The creeping-oxeyes or Sphagneticola trilobata is native to Caribbean, Mexico and Central America. But these plants are distributed all over the world. They are widely grown in gardens as an ornamental plants and in the sidewalks as a ground cover. These are also called as Bay Biscayne creeping-oxeye, Singapore daisy, trailing daisy, and wedelia. It belongs to the sun-flower family.
The synonyms for this plant are Complaya trilobata (L.) Strother, Silphium trilobatum L., Thelechitonia trilobata(L.) H.Rob. & Cuatrec., Wedelia carnosa Rich., Wedelia paludosa DC., Wedelia trilobata (L.) Hitchc. – Wikipedia.
It can be identified as a dense ground covering creeper. Wherever it grows, it covers up the ground thereby inhibiting other small herbs to take up place as they won’t receive sunlight.
The leaves are compound and are trilobed (with three lobes) and are fleshy. The leaves would possess hairs on both anterior and posterior surfaces. The leaves are arranged in opposite decussate arrangement, serrate or irregularly toothed, and dark green above and lighter green below.
The flowers are as axillary buds that originate from the axil of the leaves. The flowers are composite, small, yellow colored with multiple small flowerlets (about 8-13) in the center and are 6–15 mm in length. This is a common character of all the plants of Asteraceae! The corolla is 4-5 mm long.
The stem is rounded, up to 40 cm long. The stem is usually creeping on the ground but the flowering stems will seem to ascend from the ground for up to 10 – 20 cm. The stems are generally hairy with roots growing out of the nodes in the creeping stems.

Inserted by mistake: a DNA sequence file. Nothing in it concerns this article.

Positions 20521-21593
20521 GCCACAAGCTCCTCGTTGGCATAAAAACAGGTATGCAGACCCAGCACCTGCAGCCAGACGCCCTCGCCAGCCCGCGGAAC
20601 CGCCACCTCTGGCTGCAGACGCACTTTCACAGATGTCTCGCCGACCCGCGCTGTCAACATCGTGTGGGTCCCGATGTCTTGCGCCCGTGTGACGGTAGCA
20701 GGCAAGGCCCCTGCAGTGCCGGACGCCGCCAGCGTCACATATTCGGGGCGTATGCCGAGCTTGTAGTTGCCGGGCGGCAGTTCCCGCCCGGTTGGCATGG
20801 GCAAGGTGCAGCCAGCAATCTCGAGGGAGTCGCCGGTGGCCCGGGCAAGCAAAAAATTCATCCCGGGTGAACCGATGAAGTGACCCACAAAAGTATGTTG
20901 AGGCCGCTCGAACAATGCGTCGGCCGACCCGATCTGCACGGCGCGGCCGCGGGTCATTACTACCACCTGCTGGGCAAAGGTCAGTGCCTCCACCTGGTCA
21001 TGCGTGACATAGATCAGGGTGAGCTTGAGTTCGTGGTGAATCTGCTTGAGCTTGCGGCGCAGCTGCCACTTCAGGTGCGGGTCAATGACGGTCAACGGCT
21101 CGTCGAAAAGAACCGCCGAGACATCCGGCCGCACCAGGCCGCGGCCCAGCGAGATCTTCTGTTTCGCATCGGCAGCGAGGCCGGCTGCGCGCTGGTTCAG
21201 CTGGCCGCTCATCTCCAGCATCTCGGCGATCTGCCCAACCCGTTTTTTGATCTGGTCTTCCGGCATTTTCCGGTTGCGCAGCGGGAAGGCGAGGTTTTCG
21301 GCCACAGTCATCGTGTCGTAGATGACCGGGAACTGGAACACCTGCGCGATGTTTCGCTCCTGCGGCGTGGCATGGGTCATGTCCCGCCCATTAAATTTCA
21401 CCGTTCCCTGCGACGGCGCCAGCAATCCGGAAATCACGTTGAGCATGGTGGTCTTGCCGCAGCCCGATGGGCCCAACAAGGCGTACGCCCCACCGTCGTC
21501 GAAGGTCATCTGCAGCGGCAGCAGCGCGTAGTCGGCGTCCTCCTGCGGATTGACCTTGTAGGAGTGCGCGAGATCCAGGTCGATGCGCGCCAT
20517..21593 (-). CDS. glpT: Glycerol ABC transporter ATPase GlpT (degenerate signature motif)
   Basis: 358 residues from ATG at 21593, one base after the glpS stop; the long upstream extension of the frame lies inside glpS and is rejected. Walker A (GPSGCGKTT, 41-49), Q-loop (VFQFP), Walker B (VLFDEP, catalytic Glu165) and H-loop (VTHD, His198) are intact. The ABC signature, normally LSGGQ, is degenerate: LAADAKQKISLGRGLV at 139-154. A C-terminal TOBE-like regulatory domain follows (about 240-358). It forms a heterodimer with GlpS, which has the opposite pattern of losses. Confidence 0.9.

Sphagneticola trilobata mainly reproduces by vegetatively. The plant bears multiple flowers but produces a fruit rarely. Even if seeds are produced, they would not be fertile to produce a new plant.
This plant is listed in the IUCN’s List of the world’s 100 most invasive species. Since this plant has the capability of vegetative reproduction, it is so flexible to regenerate and grow in new environments. This plant spread all over the world as a plant for ground cover but soon became an invasive species. The plant shoots after trimming is disposed off in garden wastes and start growing in the places where the garbage is dumped. This creates a dense ground cover inhibiting the growth and development of the native plant species. So, several countries have marked it as invasive species.
It is a noxious weed in agricultural land, along roadsides urban waste places and other disturbed sites. It is also invasive along streams, canals, along the borders of mangrove swamps and in coastal vegetation. It is widespread as an invasive species on the Pacific Islands, Hong Kong, South Africa, Australia, Indonesia, and Sri Lanka. Especially, this plant is also banned from gardens in Florida, USA.